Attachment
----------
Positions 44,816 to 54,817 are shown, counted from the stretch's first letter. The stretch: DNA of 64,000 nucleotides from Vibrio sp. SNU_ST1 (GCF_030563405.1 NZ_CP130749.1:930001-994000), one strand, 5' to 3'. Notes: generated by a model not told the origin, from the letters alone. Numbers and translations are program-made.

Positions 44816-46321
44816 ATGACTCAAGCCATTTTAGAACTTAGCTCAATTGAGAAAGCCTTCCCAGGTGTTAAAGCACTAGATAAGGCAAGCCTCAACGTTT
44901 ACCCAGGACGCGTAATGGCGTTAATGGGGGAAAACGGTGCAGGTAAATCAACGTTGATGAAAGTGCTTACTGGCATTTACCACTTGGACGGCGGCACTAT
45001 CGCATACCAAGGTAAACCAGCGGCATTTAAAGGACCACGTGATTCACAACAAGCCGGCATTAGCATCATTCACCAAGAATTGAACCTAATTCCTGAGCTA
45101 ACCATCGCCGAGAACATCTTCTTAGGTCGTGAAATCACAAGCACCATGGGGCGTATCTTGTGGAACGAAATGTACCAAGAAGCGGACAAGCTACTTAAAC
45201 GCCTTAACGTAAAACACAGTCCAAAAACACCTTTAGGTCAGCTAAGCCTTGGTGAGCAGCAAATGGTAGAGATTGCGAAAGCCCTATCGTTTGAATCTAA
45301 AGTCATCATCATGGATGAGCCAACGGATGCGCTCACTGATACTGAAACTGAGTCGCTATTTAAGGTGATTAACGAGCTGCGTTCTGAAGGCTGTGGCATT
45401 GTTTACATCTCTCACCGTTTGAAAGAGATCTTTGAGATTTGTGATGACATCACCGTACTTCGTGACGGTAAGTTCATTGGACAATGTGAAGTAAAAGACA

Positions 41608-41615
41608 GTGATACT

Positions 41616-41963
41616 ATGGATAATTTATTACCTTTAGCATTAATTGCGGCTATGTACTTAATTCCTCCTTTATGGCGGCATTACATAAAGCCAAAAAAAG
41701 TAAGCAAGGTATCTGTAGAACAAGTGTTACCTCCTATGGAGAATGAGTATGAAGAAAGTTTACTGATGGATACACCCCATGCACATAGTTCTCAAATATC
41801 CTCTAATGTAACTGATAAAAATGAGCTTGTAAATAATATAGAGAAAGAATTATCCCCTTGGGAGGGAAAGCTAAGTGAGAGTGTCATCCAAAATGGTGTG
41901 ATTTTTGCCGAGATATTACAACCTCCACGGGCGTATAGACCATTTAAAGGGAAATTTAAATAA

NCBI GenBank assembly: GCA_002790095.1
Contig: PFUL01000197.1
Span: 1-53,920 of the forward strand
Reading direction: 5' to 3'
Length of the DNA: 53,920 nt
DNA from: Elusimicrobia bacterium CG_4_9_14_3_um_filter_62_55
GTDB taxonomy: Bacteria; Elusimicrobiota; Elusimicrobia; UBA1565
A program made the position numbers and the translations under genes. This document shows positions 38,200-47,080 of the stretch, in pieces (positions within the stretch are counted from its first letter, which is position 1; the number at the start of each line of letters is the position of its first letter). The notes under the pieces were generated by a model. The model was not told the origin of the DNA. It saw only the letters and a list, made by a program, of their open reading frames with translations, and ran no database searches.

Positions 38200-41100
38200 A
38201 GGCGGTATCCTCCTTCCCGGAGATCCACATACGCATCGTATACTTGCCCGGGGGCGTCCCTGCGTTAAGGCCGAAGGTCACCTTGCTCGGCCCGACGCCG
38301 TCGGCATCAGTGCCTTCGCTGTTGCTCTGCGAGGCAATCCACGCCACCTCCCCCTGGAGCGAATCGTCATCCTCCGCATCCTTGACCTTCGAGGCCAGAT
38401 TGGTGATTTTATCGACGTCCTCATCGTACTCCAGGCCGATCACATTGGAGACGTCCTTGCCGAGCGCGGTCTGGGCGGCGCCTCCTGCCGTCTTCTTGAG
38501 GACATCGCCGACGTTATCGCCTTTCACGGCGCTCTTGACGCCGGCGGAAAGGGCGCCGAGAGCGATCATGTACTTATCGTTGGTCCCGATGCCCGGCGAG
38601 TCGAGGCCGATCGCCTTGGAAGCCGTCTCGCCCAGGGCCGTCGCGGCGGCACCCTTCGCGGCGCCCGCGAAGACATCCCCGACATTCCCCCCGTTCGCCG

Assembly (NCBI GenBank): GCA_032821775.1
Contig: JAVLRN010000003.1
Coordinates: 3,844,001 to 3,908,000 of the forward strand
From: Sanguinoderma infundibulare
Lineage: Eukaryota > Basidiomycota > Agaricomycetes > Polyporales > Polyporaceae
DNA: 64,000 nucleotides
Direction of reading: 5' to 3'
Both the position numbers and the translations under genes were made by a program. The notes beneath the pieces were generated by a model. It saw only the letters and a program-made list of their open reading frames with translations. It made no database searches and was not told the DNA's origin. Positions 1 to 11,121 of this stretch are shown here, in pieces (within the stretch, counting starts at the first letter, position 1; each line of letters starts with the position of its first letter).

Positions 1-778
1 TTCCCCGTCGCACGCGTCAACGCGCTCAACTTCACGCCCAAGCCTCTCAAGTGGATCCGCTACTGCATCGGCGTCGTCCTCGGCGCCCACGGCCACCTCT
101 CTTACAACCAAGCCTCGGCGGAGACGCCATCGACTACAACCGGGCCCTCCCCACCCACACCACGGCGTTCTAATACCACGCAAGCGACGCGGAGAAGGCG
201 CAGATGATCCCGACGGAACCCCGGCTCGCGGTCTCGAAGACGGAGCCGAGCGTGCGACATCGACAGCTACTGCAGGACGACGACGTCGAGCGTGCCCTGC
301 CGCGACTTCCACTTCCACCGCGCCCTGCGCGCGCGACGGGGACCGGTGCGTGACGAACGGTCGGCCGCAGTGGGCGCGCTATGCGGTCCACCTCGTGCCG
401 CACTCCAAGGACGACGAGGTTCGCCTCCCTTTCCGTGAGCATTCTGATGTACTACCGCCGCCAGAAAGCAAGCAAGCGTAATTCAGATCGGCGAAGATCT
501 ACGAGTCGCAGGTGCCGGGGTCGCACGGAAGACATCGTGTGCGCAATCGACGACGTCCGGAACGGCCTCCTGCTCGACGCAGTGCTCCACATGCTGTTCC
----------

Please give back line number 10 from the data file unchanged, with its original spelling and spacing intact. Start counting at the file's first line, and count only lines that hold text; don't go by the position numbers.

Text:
Positions 41608-41615